• Premium harnesses and saddlery goods (horse riding and driving equipment) manufactured under the umbrella of small industries for over a hundred years in Kanpur has made it eligible for the Geographical Indication Tag (GI) in 2014. The superior quality and pristine finish of the saddlery goods made in Kanpur has made it the hub for saddlery products not only in India but also in Asia.
  • The saddlery industry comprises of products such as the saddle and the whip that is used to control the horse. This is a wide industry and a lot of products related to the horse are manufactured over here. As it is one of the main industries, a lot of workers in Kanpur are associated with it. The easy availability of raw material which is the skin of a buffalo is an added incentive. The best thing about the saddle industry is that it is pollution free and does not harm the environment. The workers are mainly involved in making the products by hand.


Moradabad Metal Craft (Handicraft)

  • Moradabad is known as the ‘Brass City’. The designs made on the brass products here display culture, heritage, history and diversity. The patterns and designs used for decorating these items are inspired from a variety of sources, varying from Hindu Gods and Goddesses to paintings of the Mughal Era.
  • The district has domestic units as well as large industries engaged in the manufacture of metal goods. The work of washing, shaping and polishing handicraft metal items is carried out in the domestic units. The exporters in Moradabad have now begun to work with other metals like aluminium, stainless steel, iron etc.


Saharanpur Wood Craft (Handicraft)

  • Wood craft, which is the main handicraft of this district, is about 400 years old. These products are famous for their beautiful and intricate designs and carvings. Sheesham wood is the main raw material used in this industry.
  • The export of wood carving furniture and handicraft products to various countries is carried out by exporting units in the district. This industry has given a boom to self-employment in the region on small scale and has also generated number of employment in the district directly or indirectly.


Meerut Scissors (Manufactured)

  • Meerut’s scissors manufacturing is a 350-year-old cottage industry and locals say that a resident blacksmith by the name of Akhunji is said to have combined two swords to cut leather in 1645 during the Mughal period creating the first pair of scissors in India.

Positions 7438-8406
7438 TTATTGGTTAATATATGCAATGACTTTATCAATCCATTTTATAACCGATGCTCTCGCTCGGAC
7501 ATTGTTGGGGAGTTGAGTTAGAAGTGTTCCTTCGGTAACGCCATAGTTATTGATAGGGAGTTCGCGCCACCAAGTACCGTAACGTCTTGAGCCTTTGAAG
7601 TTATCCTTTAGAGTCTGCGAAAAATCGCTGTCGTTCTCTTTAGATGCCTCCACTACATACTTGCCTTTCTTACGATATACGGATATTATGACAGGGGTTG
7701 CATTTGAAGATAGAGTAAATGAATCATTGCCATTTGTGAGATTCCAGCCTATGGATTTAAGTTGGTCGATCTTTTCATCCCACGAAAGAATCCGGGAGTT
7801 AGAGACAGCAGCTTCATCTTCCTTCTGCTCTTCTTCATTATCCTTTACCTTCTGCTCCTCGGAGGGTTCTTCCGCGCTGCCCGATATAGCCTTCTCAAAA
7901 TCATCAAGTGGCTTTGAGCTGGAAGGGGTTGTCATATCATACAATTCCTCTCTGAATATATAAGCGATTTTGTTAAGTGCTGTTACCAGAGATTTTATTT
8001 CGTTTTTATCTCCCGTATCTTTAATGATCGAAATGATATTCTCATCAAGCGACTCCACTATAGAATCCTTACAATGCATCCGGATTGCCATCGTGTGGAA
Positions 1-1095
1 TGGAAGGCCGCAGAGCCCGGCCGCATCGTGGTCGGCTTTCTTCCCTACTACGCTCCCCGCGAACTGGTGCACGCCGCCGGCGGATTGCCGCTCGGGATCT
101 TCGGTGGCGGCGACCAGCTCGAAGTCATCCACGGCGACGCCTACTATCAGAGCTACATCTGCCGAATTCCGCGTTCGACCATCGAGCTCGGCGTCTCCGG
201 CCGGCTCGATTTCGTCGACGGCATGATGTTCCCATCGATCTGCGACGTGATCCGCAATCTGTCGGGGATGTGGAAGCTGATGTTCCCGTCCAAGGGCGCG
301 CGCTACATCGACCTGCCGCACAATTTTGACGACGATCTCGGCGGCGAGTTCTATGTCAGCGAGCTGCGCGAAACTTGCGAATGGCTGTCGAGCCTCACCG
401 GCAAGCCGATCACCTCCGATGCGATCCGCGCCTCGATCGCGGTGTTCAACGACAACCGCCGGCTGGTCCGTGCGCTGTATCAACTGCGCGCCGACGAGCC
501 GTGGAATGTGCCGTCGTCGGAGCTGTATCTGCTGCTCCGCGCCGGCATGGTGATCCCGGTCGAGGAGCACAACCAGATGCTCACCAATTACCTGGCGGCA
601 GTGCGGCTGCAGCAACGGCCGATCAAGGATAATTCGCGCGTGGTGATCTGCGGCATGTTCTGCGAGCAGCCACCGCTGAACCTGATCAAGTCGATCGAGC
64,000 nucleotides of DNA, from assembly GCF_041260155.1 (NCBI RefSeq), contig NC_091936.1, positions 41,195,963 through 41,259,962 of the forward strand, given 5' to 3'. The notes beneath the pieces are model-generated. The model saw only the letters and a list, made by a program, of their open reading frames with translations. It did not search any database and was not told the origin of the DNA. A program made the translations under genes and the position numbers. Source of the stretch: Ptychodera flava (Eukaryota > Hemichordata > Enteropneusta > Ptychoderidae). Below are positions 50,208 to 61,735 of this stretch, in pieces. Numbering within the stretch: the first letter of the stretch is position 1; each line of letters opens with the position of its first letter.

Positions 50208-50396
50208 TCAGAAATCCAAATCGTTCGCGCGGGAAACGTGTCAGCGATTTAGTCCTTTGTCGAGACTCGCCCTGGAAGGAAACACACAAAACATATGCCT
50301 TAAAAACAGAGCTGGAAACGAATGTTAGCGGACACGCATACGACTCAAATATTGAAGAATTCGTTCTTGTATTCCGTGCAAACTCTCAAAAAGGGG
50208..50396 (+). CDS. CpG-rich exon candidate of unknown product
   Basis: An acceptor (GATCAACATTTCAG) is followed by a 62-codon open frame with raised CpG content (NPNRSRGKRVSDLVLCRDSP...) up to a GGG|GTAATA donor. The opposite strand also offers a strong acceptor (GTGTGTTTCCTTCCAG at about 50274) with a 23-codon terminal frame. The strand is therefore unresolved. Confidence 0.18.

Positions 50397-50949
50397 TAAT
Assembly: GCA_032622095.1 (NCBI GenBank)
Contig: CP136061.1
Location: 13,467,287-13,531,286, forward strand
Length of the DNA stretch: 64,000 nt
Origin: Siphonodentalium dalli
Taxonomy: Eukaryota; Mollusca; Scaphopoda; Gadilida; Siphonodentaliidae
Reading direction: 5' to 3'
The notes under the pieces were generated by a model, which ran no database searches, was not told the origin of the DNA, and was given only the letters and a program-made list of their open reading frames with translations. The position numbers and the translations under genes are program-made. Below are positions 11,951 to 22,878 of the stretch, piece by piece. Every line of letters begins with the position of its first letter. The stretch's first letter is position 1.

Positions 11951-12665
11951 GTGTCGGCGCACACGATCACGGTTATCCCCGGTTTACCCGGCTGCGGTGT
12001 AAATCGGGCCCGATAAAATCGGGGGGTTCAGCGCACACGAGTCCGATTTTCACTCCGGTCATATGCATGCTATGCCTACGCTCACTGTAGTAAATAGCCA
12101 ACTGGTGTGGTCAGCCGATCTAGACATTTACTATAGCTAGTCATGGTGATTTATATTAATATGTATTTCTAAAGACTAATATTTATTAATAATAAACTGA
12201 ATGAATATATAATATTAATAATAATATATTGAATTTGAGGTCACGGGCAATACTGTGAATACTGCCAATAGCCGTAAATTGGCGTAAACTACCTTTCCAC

• Scissors manufacturing is essentially a family business here in Meerut catering to both domestic and overseas market. Scissors manufacturers collected historic evidence for over two years and provided the Geographical Indication Tag Committee (GI) with printed packing material, copy of Gazette and other evidences to support their claim that the scissors first originated here in the country and represented their case in front of the GI committee that examines documents before being declared as the country’s first GI scissors in 2013.
  • A noteworthy specialty of these scissors is unlike most other scissors, these scissors can be repaired and reused many times. A popular idiom “Dada le, potaa barte” (bought by the grandfather, and still used by grandson”) floats in Meerut and stands testimony to its innovation, quality and durability.


Khurja Pottery (Handicraft)

  • Pottery is the ceramic material which makes up pottery wares, of which major types include earthenware, stoneware and porcelain.
  • Traditional pottery in Khurja of Bulandshahar dates back to the reign of King Feroz Shah Tuqhlaq. It began with display of blue art on ceramic pots. The district has around 350 units in pottery industry. These units generate direct and indirect employment.


Nizamabad Black Pottery (Handicraft)

  • Black Pottery is made in Nizamabad area of Azamgarh district from a special type of soil which is used for this craft. Around 200 artisans are engaged in making black pottery here. A variety of products, including vases, utensils etc. are made by them. There is a high demand for this craft for decorative as well as utility items.
  • The potters make tea-pots, sugar-bowls and other decorative articles. The earthen wares and statues of Gods and Goddesses particularly of Ganesh, Laxmi, Shiva, Durga and Saraswati are also made. These products are popular during fairs and festivals. This particular smooth black clay is plentifully available in the district. The black look is obtained by dipping the pot into the solution of clay and vegetable. After that for better look they use mercury, raanga and lead.


Gorakhpur Terracotta (Handicraft)

  • Terracotta is a unique and special kind of ceramic craft. It is the term normally used for sculptures made in earthenware, and also for various utilitarian products including vessels (notably flower pots), water and waste water pipes, roofing tiles, bricks, and surface embellishment in building construction.
  • Traditionally, what makes it different from other terracotta crafts is that it involves ornamentation, use of natural colours / dyes and experimentation with innovative shapes. The raw material used for this craft is a type of soil available locally. It gives the item a natural colour. Around 200 households are engaged in this work.

GK through MAP (Snippets)

GI Tagged Products of Utter Pradesh

GI Tagged Products of Utter Pradesh


90 Days Planner (Day 25 CSAT 2)

10 Questions 10 Minutes 13.3 Marks
Take Test